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AUGUSTA, Georgia (Reuters) - The early starters in Sunday's final round at Augusta National were greeted by the coldest temperatures of the week but the calmest conditions as the 80th Masters was poised for a pulsating finish.
When American Kevin Na teed off in the first pairing of the day with a non-competing marker, the temperature hovered at around 48 degrees Fahrenheit (nine degrees Celsius) but the strong swirling winds of the first three days were no more.
The best players in the game were tested to the full for the first three rounds in gusts of up to 35 mph (56 kph) on an already challenging layout, but Sunday's forecast called for light breezes.
Defending champion Jordan Spieth, aiming to become just the fourth player to claim back-to-back Green Jackets, holds a one-shot lead after 54 holes and is one of many compelling storylines now bubbling at the year's opening major.
The 22-year-old Texan has held the outright lead for a record seven consecutive rounds and if he can hold on for one more day will join Tiger Woods, Nick Faldo and Jack Nicklaus as the only men to claim consecutive Masters titles.
German veteran and twice former champion Bernhard Langer, at 58, trails Spieth by two strokes in his bid to become the oldest player ever to win a major championship.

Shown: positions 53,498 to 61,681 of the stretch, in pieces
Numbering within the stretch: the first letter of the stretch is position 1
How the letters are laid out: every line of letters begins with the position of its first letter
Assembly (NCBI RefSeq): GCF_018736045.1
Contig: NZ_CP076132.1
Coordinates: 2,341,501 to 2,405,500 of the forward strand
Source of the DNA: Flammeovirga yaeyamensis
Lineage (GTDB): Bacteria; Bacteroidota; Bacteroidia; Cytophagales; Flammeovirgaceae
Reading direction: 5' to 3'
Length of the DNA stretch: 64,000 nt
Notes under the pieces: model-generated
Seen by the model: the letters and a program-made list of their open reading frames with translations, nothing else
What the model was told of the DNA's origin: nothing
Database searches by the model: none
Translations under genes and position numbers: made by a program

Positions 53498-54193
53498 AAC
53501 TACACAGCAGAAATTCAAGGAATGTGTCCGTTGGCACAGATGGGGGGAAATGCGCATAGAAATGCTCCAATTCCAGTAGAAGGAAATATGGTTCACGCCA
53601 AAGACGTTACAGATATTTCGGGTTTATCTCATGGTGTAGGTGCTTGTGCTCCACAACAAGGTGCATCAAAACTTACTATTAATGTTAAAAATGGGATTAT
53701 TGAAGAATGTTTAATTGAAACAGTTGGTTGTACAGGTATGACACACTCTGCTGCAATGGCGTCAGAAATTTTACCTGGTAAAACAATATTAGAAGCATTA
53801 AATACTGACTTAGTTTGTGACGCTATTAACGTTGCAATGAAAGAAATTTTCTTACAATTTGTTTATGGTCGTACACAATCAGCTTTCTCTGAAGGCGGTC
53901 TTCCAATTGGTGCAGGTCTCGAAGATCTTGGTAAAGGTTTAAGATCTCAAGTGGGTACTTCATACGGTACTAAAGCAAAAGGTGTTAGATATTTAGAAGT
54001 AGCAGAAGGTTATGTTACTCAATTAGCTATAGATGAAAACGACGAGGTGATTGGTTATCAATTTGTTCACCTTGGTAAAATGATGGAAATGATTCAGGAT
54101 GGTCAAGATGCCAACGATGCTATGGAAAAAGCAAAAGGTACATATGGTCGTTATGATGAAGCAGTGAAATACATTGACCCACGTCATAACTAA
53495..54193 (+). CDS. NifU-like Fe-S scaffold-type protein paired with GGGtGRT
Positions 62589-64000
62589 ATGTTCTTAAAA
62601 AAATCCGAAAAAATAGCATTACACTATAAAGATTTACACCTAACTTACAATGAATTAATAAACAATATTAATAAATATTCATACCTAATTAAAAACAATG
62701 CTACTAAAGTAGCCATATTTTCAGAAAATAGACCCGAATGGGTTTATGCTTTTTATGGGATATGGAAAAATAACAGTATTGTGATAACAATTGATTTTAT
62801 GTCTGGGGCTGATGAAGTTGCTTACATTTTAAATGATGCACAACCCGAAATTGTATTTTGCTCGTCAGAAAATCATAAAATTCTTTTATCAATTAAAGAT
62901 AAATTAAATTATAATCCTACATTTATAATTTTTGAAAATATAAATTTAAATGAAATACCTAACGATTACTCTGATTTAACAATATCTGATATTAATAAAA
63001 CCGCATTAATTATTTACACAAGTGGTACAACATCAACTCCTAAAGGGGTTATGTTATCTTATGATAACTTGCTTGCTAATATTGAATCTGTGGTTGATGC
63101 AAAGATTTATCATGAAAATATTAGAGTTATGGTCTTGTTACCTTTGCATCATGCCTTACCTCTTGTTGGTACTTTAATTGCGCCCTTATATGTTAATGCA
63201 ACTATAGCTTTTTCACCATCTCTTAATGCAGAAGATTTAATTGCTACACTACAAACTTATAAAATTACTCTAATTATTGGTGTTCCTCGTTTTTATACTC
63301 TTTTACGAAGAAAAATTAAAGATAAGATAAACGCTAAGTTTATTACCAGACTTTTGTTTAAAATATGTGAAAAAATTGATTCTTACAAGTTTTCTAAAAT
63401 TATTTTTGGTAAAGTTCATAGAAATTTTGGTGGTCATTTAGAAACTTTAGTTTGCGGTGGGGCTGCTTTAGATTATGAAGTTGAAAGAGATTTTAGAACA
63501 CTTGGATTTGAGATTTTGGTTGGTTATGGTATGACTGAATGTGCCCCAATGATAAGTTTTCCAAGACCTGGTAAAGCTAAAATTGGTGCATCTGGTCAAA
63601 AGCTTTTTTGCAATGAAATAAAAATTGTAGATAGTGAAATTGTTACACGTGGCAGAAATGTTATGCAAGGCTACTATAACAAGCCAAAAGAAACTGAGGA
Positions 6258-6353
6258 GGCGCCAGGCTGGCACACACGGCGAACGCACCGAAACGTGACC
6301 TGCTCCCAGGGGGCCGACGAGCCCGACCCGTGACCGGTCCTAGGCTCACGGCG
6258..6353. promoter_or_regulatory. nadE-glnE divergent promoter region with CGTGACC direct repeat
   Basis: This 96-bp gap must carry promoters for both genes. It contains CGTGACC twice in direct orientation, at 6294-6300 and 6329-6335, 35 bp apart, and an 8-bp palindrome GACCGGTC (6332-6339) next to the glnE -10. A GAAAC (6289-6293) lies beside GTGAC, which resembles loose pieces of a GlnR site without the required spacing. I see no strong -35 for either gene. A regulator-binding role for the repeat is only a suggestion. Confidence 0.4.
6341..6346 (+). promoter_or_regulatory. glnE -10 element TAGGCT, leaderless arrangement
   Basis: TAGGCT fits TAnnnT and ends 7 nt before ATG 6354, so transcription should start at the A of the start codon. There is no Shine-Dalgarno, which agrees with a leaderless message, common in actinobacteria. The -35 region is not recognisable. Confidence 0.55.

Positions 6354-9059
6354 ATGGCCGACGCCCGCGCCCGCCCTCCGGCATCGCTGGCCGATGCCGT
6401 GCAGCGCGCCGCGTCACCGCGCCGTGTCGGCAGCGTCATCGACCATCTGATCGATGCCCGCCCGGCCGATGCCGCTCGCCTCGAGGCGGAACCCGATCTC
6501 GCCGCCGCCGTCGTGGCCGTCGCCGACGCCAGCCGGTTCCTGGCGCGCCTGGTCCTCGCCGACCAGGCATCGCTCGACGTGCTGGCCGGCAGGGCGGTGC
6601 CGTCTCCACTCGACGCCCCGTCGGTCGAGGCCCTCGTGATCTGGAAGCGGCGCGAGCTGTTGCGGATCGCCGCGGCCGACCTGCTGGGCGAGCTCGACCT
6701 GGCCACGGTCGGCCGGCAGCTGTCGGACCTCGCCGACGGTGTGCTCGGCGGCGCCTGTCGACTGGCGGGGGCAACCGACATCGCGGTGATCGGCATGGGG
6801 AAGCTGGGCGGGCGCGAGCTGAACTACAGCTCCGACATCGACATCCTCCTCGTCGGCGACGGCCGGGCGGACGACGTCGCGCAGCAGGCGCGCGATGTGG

American Julius Boros was a full decade younger when he won the 1968 PGA Championship at age 48.
Hideki Matsuyama, a 24-year-old playing in his fifth Masters, also sits two shots off the pace as he strives to give Japan its first major winner.
PGA Tour rookie Smylie Kaufman, one of only four players to break par on Saturday when he shot a best-of-the-day 69, is one stroke off the lead as he seeks to become the fourth first-time participant to win the Masters.
Horton Smith won the inaugural edition in 1934, Gene Sarazen triumphed in 1935 and Fuzzy Zoeller claimed the 1979 title.
Eleven players are grouped within five shots of the lead heading into the final round, including Australian world number one Jason Day (at level par) and four-times major champion Rory McIlroy, who slid back to two over after struggling to a 77.
McIlroy, who is bidding for his first Green Jacket to complete a career grand slam of golf's four majors, knows full well that he faces an uphill task in Sunday's final round.
"He (Spieth) is sitting on top of the leaderboard, where he has been for basically the last three years here, so he's going out there and it's his to lose," said McIlroy.
"There's a few guys that have a chance and I feel like if I can get off to a good start, you never know."
Editing by Steve Keating